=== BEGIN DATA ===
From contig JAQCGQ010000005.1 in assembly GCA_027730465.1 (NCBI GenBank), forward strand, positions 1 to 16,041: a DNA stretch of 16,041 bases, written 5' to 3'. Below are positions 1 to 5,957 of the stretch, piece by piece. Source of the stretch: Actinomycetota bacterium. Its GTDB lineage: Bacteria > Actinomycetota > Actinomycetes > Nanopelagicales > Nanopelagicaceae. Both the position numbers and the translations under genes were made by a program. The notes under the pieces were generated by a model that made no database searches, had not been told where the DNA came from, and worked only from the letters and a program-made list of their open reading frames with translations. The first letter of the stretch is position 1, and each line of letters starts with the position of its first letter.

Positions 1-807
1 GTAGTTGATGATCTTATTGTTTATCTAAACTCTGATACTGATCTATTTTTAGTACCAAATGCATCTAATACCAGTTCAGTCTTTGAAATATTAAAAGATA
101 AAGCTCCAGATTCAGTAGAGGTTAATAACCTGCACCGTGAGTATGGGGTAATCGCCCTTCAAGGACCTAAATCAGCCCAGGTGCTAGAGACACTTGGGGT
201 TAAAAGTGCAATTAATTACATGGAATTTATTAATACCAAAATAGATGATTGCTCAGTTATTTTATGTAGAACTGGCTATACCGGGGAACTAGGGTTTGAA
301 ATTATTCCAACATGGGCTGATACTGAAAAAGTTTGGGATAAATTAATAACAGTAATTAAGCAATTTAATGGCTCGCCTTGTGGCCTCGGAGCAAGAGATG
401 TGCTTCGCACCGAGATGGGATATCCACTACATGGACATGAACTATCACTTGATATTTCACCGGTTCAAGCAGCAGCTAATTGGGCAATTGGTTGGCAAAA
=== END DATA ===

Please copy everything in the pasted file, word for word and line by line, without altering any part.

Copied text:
From contig JAQCGQ010000005.1 in assembly GCA_027730465.1 (NCBI GenBank), forward strand, positions 1 to 16,041: a DNA stretch of 16,041 bases, written 5' to 3'. Below are positions 1 to 5,957 of the stretch, piece by piece. Source of the stretch: Actinomycetota bacterium. Its GTDB lineage: Bacteria > Actinomycetota > Actinomycetes > Nanopelagicales > Nanopelagicaceae. Both the position numbers and the translations under genes were made by a program. The notes under the pieces were generated by a model that made no database searches, had not been told where the DNA came from, and worked only from the letters and a program-made list of their open reading frames with translations. The first letter of the stretch is position 1, and each line of letters starts with the position of its first letter.

Positions 1-807
1 GTAGTTGATGATCTTATTGTTTATCTAAACTCTGATACTGATCTATTTTTAGTACCAAATGCATCTAATACCAGTTCAGTCTTTGAAATATTAAAAGATA
101 AAGCTCCAGATTCAGTAGAGGTTAATAACCTGCACCGTGAGTATGGGGTAATCGCCCTTCAAGGACCTAAATCAGCCCAGGTGCTAGAGACACTTGGGGT
201 TAAAAGTGCAATTAATTACATGGAATTTATTAATACCAAAATAGATGATTGCTCAGTTATTTTATGTAGAACTGGCTATACCGGGGAACTAGGGTTTGAA
301 ATTATTCCAACATGGGCTGATACTGAAAAAGTTTGGGATAAATTAATAACAGTAATTAAGCAATTTAATGGCTCGCCTTGTGGCCTCGGAGCAAGAGATG
401 TGCTTCGCACCGAGATGGGATATCCACTACATGGACATGAACTATCACTTGATATTTCACCGGTTCAAGCAGCAGCTAATTGGGCAATTGGTTGGCAAAA